The ATO charges the general interest charge (the GIC) on most unpaid tax debts.
There is legislation that sets out how to calculate the rate of the general interest rate. You can read more about that here.
The rate determined under the law is an annual rate. However, the general interest charge imposed by the ATO is calculated on a daily compounding basis.
The daily rate is worked out by dividing the annual rate for a particular quarter by the number of days in the year. The table below shows how this has worked out in recent quarters.
|Quarter||Annual rate||Daily rate|
|July – September 2020||7.10%||0.01939891%|
|April – June 2020||7.89%||0.02155738%|
|January – March 2020||7.91%||0.02161202%|
|October – December 2019||7.98%||0.02186301%|
|July – September 2019||8.54%||0.02339726%|
The compounding of the interest is important, because it means you are paying interest on interest. It is perhaps best demonstrated with an example.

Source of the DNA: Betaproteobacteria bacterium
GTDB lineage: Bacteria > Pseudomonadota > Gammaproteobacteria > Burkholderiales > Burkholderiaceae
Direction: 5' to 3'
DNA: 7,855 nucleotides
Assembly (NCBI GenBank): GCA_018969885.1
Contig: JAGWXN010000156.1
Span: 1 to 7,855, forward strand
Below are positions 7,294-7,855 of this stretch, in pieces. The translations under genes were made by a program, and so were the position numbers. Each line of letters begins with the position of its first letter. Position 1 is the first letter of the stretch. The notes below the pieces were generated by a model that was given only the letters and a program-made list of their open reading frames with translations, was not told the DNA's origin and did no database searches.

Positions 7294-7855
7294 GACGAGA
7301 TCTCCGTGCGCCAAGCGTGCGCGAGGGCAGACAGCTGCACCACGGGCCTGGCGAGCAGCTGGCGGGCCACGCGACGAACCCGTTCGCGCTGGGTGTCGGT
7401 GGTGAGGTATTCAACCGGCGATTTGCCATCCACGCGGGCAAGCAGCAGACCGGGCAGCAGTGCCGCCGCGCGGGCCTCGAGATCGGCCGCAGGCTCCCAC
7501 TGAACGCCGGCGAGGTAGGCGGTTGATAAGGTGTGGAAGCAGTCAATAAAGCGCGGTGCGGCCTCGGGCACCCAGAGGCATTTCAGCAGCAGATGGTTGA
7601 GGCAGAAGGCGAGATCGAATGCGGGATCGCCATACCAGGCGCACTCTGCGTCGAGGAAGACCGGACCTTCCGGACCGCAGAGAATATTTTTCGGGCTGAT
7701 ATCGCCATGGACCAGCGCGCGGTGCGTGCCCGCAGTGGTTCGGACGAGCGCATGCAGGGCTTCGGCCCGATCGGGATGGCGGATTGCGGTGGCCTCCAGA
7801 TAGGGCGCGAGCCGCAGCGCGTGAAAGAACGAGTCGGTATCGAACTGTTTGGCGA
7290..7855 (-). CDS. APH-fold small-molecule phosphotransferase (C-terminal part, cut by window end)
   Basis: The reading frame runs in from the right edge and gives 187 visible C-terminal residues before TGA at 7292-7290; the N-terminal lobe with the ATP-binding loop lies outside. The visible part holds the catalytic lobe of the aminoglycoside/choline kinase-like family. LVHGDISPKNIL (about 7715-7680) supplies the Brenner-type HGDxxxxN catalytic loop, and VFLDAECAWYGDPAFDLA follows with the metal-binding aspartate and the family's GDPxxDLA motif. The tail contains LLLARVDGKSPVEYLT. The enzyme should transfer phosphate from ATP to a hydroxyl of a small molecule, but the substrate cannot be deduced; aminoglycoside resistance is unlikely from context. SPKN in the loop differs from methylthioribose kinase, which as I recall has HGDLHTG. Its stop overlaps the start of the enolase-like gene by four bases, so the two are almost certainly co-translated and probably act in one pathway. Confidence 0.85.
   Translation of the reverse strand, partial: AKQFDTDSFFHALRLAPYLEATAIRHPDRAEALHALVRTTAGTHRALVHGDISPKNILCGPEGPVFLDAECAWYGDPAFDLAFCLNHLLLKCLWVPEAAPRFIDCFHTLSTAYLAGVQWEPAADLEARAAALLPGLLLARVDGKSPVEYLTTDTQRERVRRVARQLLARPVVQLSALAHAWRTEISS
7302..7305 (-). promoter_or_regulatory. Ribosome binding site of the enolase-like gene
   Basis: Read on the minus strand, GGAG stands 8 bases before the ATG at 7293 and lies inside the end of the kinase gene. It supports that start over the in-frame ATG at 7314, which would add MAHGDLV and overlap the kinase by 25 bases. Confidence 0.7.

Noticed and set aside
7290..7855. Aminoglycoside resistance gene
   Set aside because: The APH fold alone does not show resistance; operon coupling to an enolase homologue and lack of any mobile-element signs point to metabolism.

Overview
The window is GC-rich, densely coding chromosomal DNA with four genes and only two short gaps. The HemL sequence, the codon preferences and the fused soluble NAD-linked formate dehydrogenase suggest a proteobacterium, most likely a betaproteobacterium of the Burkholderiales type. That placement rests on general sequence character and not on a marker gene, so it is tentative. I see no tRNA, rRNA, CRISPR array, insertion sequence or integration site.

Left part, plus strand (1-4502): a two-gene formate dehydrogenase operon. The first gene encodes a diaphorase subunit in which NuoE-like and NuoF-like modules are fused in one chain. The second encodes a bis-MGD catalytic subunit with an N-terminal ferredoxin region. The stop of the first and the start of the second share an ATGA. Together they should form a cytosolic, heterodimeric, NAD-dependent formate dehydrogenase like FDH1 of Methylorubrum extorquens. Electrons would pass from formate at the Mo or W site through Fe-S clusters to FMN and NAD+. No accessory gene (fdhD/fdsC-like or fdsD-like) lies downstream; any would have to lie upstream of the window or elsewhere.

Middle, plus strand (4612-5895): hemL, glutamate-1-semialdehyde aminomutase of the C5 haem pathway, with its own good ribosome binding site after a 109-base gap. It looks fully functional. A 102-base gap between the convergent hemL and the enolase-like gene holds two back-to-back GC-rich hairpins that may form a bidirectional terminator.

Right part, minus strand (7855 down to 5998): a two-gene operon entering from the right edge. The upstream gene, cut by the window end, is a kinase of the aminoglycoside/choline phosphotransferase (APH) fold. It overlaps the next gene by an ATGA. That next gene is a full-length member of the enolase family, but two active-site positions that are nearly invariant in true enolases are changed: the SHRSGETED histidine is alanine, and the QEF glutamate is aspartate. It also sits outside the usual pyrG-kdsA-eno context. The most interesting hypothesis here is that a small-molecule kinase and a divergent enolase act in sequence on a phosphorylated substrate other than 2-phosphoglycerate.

Let’s take a general interest rate of 10%, applied to a debt of $20,000 over 1 year. No payments are made in that year. By year end, the $20,000 debt is now $22,103.12. This means the total interest charge is $2,103.12. Each time more interest is added, it is calculated on the base debt and the accumulated interest.
If the above scenario continues for 5 years, then the $20,000 debt ends up being $32,972.17. Of this, $12,972.17 is the general interest charge.
As you can see, an unpaid tax debt can get out of control the longer it is left unaddressed.
There are very few ways to reduce the effect of the daily compounding of the general interest charge.
The obvious way is to pay the debt as quickly as possible. The lower the debt, the lower the interest.
You may be able to reduce your overall costs by obtaining a loan from a bank that charges a lower interest rate, and using that money to pay the ATO.
Or you may be able to have the general interest charge remitted in part or full. You can read more about that here.